Autism, the Disease of the Internet EraS

Every age, it seems, gives rise to its own medical hysteria rooted in our collective fears. Could the Internet's dehumanizing effect be driving us to fixate on autism?

It's a timely obsession. Just as polio captured the Cold War's feeling of paralysis, AIDS hysteria spoke to the sexual hangover from the '70s, and Prozac Nation answered the unease we felt about the '90s boom, autism is the disease of the moment for a time when computers are making us all feel less than human.

The death of Jett Travolta, whom some speculate had the brain-development disorder, has put autism in the headlines once more — though the papers hardly needed prompting. Michael Wolff, the shiny-pated media contrarian, identified the obsession with autism, but not its cause, in a recent blog post.

In its worst forms, autism is a horrible disease, incredibly painful for parents to deal with. It typically appears in a child by the age of three, interfering with the ability to communicate, blinding the victim to verbal and nonverbal conversational clues most of us take for granted.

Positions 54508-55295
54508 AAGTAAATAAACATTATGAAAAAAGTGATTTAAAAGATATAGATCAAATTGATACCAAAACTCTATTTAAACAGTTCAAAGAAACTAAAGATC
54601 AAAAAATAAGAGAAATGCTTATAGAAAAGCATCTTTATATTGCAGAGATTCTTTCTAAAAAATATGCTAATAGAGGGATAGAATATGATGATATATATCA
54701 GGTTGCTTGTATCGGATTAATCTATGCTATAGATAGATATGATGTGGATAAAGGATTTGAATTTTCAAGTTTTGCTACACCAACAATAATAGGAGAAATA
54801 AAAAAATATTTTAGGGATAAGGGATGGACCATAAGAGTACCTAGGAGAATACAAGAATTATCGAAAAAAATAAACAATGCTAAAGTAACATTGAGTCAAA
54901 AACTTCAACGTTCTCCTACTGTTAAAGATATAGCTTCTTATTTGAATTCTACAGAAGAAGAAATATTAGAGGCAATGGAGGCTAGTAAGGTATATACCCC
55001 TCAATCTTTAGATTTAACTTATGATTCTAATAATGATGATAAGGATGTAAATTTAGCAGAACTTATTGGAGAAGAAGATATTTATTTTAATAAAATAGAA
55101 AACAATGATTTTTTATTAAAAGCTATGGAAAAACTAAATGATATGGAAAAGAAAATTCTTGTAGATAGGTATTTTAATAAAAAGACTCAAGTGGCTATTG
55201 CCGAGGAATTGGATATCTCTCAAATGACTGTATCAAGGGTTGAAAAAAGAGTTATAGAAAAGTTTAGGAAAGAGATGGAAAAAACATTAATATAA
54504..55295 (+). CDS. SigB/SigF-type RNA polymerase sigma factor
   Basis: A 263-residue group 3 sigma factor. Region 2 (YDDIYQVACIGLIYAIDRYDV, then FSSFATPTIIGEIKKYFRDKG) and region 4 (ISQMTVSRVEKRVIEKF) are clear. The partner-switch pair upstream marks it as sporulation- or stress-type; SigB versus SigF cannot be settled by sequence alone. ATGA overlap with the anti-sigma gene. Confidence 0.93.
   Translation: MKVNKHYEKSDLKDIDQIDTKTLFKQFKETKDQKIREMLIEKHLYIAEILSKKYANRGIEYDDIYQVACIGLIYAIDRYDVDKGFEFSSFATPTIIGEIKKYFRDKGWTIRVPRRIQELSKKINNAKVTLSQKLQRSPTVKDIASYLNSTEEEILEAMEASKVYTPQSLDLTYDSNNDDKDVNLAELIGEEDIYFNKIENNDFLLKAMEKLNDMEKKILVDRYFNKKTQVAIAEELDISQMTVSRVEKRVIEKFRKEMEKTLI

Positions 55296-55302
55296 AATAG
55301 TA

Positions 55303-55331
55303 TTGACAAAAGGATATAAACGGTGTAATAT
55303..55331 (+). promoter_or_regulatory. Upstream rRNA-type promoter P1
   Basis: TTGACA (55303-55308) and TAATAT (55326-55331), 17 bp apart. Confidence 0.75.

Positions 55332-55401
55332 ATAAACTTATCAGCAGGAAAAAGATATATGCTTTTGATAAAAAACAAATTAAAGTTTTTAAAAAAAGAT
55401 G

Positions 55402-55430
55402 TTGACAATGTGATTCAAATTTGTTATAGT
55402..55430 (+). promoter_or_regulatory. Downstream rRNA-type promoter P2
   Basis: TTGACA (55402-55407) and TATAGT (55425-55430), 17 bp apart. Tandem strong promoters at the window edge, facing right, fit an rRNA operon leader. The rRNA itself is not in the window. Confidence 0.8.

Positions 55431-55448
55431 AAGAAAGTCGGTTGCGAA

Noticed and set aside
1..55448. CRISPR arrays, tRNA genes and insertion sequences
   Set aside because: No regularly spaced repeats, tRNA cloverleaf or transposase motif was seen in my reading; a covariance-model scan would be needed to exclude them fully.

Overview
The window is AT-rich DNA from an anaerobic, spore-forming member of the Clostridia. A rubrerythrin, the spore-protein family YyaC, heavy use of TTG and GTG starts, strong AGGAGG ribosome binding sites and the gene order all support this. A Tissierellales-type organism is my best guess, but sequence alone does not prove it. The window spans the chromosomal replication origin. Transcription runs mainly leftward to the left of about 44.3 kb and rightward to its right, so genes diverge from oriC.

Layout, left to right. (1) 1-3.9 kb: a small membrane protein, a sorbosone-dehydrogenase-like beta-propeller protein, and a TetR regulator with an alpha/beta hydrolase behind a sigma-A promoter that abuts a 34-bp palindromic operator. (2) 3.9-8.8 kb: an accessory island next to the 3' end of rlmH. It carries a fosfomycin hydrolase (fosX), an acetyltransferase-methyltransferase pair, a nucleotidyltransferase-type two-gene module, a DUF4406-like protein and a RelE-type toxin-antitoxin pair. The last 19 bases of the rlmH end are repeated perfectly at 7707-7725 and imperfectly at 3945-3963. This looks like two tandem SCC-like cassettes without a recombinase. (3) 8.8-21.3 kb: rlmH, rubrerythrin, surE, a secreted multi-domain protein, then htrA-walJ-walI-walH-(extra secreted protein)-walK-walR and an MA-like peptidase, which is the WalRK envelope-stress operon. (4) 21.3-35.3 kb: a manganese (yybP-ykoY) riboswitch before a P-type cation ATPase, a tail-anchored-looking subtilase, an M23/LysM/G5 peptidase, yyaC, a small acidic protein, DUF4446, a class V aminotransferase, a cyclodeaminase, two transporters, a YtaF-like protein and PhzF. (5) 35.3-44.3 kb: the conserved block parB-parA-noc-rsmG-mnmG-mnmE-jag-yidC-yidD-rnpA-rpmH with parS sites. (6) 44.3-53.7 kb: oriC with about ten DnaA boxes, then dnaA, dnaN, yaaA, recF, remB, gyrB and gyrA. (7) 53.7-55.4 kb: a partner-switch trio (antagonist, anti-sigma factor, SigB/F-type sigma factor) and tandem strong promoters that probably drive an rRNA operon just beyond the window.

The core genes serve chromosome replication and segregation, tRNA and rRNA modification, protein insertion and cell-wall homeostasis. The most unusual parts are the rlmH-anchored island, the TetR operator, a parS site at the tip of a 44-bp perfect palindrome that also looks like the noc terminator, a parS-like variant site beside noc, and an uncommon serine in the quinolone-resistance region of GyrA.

Rain Man, the 1987 Dustin Hoffman movie, was for many the pop-culture introduction to autism, as well as the notion that it is often accompanied by unusual skills. But the mass-media fixation on it has grown as scientists have learned that autism exists on a spectrum. A milder form known as Asperger's syndrome — a combination of high intelligence and social ineptness — is thought to be practically epidemic in Silicon Valley; in 2001, Wired dubbed it the "geek syndrome." And since then, Time has put the disease on its cover twice.

The sliding scale of autism may be precisely what makes it so gripping now. The worry now: Are we all perhaps a bit autistic? Is the Internet turning us into robots, unable to express our emotions without mechanical help? Instant messaging famously suppresses social cues. Needing to type ":-)" to communicate our pleasure may give the tiniest hint of what the disease may be like.

There are a host of conspiracy theories about the rise in autism diagnoses, including the completely debunked notion it has something to do with vaccines. The consensus seems to be that we're seeing more autism cases because we're more primed to look for its symptoms. In other words, we see autism everywhere because we want to. And we look for it in our kids because we're obsessed with whether we have it ourselves.